The diary format, a very accessible and flexible first-person style of narrative, is retained, of course, and missives between characters also drive the narrative on; Adrian has remained an enthusiastic letter writer (E Mails are sent now and again but really Townsend's characters seem to inhabit an earlier age, as most of the literature and music referenced shows.)
Mole himself is a great comic creation, similar to Mr Pooter in many ways. While he is as naive and indecisive as ever, he has matured into a witty adult (e.g. p.223 , while viewing a particularly unpleasant modern art exhibition: "I know a lot about art, but I don't know what I like.") Other characters are just as strong, the mad Flowers clan manage to get our hero into many comic scrapes, his boss Mr Carlton-Hayes is that most unusual figure in a modern novel, a thoroughly decent man.
As the novel progresses, the comedy moments of killer swans and ridiculous home furnishings are eclipsed by a serious and genuinely moving examination of the Blair/Bush War in Iraq. Satiric comedy is a valid and effective way of attacking high minded politics and has been since the ancient Athenian Greeks invented modern literature.Read more ›
The WOMD plots a similar course as previous Mole diaries. It provides a very engaging romp through the typically turbulent world of Mole but it also serves up a very skillful satire of the excesses and pitfalls of modern life in Britain during the Blair `boom and (unfortunately) bust' years. There is Mole's worsening financial situation as he falls for the lure of easy credit. His quest to regain his holiday deposit by writing letters to government ministers to provide him with proof of WOMD. The worries about his `grand-design' obsessed parents and his absent children living abroad (one fighting in Afghanistan). Finally, the main thread is devoted to his failing love life with a new girlfriend called Marigold (who is a walking fashion-disaster), her feisty sister Daisy and his lifelong romantic obsession, Pandora.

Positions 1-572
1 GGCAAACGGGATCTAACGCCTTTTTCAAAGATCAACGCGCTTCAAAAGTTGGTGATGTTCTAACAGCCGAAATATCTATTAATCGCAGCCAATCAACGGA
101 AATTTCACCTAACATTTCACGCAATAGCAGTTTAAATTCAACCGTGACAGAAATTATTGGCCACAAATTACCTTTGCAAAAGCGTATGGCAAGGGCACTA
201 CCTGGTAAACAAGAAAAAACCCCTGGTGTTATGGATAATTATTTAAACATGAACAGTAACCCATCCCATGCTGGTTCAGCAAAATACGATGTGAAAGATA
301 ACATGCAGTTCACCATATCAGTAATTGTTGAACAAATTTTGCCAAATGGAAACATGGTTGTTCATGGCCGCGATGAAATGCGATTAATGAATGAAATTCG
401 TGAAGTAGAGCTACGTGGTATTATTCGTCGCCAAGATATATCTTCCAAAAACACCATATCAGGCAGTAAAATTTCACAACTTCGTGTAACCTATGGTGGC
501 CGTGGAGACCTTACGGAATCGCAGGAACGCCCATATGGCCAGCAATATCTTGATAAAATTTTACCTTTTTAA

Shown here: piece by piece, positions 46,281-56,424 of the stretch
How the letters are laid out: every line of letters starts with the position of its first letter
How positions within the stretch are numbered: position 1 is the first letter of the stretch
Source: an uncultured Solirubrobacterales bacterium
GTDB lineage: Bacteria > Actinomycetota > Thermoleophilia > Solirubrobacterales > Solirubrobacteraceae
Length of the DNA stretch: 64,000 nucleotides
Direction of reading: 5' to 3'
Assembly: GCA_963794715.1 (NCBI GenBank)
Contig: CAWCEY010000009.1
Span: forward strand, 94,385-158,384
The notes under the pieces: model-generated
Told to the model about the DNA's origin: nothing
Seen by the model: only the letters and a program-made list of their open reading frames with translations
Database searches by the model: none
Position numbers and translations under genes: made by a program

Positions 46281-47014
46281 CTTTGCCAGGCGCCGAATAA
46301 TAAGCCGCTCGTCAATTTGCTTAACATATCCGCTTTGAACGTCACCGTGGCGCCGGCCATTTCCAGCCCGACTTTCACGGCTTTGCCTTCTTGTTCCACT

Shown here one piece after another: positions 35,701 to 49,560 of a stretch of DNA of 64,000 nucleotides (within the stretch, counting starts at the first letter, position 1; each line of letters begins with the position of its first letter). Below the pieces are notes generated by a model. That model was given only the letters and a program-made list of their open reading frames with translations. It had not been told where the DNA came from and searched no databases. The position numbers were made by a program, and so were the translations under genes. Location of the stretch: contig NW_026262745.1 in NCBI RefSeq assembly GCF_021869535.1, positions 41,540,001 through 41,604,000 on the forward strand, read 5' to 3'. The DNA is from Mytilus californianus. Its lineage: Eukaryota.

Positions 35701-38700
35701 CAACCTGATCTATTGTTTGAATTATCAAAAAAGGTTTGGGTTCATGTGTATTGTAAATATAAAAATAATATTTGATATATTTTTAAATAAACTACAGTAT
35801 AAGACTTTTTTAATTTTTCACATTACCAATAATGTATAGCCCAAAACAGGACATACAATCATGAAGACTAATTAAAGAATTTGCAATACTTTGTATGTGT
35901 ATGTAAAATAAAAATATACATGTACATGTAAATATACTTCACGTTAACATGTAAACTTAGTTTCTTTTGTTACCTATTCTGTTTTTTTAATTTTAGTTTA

We are also treated to some excellent background characters that punctuate the story. The booming Mr. Flowers (Marigold's father) who both frightens and amuses in equal measure. Adrian's old-fashioned bookshop owner, Mr. Carlton Hayes, who lends an air of reason to Adrian's unreasonable expectations. At his new home Adrian has to put up with a noise-intolerant neighbour and an indignant swan called Gielgud.Read more ›
Most Recent Customer Reviews
It never seems to amaze me the depths of emotion Sue Townsend can evoke, she will be sorely missed, I have read this book 5 times!Published 2 months ago
The saga of Adrian Mole continues with our hero buying his first home despite the fact he cannot afford it. Read morePublished 3 months ago by John Doo
Witty and controversial at the time of publishing ten years ago, but still absolutely relevant; Ms Townsend's razor sharp observations - as described in the diary of her... Read morePublished 4 months ago by J.O.L.
Great read. If you liked the Secret Diary and Growing Pains of Adrian Mole this won't disappoint.Published 5 months ago by Darren